Quite a list, and it’s only partial.  Of course all these suggestions will meet with hysterical resistance from the monied and corporate elite and their shills in both political parties.  We currently have one major party (Republican) whose bedrock belief is redistribution from the middle and working classes to the top 10% – witness the current “tax reform” fiasco, 80% of which benefits the wealthy and corporations rather than the “forgotten Americans” Trump hoodwinked into voting for him.  The Democratic party seems focused on preserving existing programs and regaining power, without a coherent vision of a more just society.  The Sanders wing offers some hope, but hasn’t been able to cohere into an organized, pragmatic force with reasonable plans that don’t bankrupt the Treasury more than our current, irresponsible fiscal course.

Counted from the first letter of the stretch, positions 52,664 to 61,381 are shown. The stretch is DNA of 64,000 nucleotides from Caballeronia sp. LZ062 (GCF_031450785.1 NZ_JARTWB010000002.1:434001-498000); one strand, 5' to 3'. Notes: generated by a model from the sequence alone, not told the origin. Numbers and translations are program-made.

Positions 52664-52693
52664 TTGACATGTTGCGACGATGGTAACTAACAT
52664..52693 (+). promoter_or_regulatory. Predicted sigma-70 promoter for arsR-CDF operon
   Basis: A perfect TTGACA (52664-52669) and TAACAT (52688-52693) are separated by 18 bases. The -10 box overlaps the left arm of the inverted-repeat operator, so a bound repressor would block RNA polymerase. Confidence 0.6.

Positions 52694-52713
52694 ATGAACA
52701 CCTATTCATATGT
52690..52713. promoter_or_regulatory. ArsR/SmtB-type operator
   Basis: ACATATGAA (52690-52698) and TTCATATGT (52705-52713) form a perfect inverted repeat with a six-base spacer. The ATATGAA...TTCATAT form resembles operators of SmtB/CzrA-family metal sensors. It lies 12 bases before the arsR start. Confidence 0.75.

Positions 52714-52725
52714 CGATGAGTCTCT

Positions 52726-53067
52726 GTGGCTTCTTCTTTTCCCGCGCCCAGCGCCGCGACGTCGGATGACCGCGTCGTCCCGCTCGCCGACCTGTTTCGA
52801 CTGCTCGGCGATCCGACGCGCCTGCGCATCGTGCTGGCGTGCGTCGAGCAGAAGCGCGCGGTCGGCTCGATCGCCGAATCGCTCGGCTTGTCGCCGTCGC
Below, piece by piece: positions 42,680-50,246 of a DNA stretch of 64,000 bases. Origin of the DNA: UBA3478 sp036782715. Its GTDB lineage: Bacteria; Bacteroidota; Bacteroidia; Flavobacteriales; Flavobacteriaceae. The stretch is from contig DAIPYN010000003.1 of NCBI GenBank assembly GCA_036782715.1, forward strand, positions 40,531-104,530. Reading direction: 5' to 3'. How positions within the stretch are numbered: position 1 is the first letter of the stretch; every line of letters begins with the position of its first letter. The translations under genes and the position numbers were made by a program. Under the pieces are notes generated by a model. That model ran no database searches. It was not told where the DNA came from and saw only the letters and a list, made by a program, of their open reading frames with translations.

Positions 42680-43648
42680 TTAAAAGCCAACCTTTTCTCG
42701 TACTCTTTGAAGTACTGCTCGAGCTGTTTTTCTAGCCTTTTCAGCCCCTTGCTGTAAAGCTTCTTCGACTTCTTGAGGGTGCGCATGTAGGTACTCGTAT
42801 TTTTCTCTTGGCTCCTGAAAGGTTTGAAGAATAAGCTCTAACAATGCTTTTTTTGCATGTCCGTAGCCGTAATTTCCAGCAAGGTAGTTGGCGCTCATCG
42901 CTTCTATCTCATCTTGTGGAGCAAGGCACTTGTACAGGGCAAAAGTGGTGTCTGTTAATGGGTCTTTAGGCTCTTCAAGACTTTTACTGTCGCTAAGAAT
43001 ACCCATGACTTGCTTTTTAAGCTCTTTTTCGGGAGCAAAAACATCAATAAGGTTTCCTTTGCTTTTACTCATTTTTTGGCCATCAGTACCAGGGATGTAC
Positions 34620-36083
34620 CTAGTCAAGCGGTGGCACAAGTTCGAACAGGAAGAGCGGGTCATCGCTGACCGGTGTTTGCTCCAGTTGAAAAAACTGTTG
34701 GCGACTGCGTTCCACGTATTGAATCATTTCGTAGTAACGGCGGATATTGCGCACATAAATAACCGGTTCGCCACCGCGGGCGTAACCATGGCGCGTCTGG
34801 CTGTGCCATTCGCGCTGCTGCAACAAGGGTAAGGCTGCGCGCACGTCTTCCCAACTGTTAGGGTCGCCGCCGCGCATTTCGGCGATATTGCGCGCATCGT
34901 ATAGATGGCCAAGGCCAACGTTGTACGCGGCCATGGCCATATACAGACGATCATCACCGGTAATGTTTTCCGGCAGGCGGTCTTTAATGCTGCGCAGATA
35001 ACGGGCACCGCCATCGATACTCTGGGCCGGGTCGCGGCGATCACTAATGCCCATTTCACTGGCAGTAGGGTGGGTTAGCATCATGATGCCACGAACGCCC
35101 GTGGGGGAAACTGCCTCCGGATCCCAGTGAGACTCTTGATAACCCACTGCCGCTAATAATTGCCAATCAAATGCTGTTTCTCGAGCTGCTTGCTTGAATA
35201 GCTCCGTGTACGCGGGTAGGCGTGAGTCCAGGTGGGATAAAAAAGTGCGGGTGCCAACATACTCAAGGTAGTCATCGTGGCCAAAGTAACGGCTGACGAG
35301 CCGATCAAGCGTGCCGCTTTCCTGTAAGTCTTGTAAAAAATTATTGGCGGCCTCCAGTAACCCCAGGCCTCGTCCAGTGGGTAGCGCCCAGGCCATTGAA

Public opinion is on our side, if weakly.  The Oxfam survey in Post #1 indicates that 2/3 to 3/4 of people worldwide believe inequality is too high and an urgent problem that governments should directly address.   Yet very few people organize around or vote on these issues, believing (with much justification) they have little chance to be addressed in a stacked game rigged by the elites for their benefit.  In our political system an intense minority can easily thwart a lukewarm majority – witness the NRA’s stranglehold on gun legislation, despite the mass shootings that occur with shocking regularity.  The vast majority of Americans support universal background checks and eliminating the sale of military assault weapons, but do these prevail?  Nooooooo!